JH One of my other activities is currently I sit on the committee on education and professional development. But when I came to Canada, you’re exposed to a different system. You think it’s the same because it sounds the same: you talk about hospitals and you talk about surgeons and consultations. But I was trained in a different environment, and it was kind of a culture shock. Nobody teaches you quite how the system works, and I ended up falling in a series of courses run by the Canadian Medical Association called the Physician Manager Institute. They filled in that gap for me. What I’ve seen in England and here is that, for various reasons, in the time I have been in practice physicians have not been involved in decision-making, in planning, in management of healthcare. At all levels, with a voice that actually means anything. I think some of it has been, if one views it charitably, as the system forcing them out, but I think physicians have felt uncomfortable in areas where they have no training and no background and so they let themselves abdicate decisions to other groups -- the managers in the healthcare system, the bureaucrats in the departments of health. I think it’s time, perhaps, that trend needs to be reversed, and the way I see of doing that is to use these kind of Physician Manager Institute courses and certificates and credentials to reverse that trend a little bit. This spans all disciplines. At some point every attending physician, every family doctor, will run up against administration issues, against management issues. If we don’t prepare them properly then they are disadvantaged, they can’t understand how best to make their case to people who work in a different environment -- not a clinical environment, where the buck stops with one or two people, but more of a committee-based team approach, based on management and budgetary decisions. We don’t have any background there. I think we need to remedy that. We can empower a whole generation of physicians behind us. At the end of the day, that’s going to produce a better system for the people who need to use it, the patients.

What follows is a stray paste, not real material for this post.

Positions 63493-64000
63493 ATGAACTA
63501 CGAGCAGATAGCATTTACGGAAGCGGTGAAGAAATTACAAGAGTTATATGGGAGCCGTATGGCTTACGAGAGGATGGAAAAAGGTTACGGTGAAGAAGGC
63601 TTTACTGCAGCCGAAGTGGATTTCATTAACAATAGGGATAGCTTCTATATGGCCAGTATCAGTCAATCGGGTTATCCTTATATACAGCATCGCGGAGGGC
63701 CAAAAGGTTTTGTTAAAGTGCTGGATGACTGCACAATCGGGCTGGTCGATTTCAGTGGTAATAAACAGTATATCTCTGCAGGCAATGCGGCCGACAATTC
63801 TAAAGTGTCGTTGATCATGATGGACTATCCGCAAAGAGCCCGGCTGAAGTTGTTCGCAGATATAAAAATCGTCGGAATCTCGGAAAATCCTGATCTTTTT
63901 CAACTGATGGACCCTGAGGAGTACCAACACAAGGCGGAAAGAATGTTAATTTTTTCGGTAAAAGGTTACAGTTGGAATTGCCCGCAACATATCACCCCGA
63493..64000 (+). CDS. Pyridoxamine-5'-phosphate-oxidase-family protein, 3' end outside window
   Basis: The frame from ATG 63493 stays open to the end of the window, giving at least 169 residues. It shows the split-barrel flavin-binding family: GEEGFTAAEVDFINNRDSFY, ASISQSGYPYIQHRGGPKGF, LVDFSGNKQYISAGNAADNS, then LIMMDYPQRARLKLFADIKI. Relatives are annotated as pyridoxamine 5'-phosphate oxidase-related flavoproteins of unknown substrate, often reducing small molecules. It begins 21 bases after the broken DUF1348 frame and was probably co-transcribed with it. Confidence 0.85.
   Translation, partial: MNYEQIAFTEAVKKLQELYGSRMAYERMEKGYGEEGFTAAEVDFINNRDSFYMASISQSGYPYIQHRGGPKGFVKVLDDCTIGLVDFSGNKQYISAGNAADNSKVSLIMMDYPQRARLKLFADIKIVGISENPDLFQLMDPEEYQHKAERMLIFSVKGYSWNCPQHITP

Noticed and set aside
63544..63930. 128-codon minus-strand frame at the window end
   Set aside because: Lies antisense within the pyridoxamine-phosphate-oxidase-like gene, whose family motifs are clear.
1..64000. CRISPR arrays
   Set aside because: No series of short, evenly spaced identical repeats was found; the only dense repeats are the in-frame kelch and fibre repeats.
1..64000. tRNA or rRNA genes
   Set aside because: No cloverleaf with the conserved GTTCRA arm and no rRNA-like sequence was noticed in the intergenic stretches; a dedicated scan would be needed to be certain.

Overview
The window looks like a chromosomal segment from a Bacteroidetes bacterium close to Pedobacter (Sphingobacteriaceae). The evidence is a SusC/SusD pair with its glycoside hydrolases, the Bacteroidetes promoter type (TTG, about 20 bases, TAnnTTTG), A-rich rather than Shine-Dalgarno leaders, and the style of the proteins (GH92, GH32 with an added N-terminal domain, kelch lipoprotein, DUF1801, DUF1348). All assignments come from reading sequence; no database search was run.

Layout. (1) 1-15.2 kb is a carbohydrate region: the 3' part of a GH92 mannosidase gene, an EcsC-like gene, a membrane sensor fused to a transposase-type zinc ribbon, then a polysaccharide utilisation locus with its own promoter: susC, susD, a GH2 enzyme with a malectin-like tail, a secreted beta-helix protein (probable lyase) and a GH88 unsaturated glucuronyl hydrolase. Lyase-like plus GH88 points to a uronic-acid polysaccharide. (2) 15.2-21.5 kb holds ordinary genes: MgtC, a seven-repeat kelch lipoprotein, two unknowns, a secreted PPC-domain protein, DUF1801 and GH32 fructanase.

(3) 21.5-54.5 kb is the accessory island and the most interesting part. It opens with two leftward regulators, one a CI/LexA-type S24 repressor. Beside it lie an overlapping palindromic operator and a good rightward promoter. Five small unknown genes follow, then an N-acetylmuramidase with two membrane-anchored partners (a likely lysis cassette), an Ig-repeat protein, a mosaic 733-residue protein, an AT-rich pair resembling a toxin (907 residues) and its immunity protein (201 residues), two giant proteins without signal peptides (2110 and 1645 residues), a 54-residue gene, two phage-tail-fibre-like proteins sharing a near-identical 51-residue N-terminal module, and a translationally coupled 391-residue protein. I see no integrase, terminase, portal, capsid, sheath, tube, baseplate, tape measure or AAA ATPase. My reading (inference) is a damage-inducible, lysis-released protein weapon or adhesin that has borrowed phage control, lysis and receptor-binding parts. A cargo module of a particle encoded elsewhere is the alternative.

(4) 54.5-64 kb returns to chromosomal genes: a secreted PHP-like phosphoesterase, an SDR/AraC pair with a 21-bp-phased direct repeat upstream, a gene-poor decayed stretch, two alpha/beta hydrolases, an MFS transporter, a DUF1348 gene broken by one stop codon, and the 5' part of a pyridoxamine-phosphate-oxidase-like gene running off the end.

PE You moved from England in 1994. Why did you leave? Was it frustration with the system there or a more personal decision?
JH It was a little bit of both. You have to realize that the England I trained in, for surgery particularly, was not as much a training scheme so much as an apprenticeship. It was a very steep pyramid which kept control of matters surgical in the hands of 700 trained surgeons in the U.K. by their definition, i.e. you were appointed a national health consultant. Now, that’s 700 for a population that was at least twice that of Canada. There was no room for anybody else’s voice and that was difficult to cope with. And there were some personal, family reasons I wanted to look further afield. But, yes, there were some frustrations with the system, both in the way the system was delivering patient and the way the system was delivering surgical training.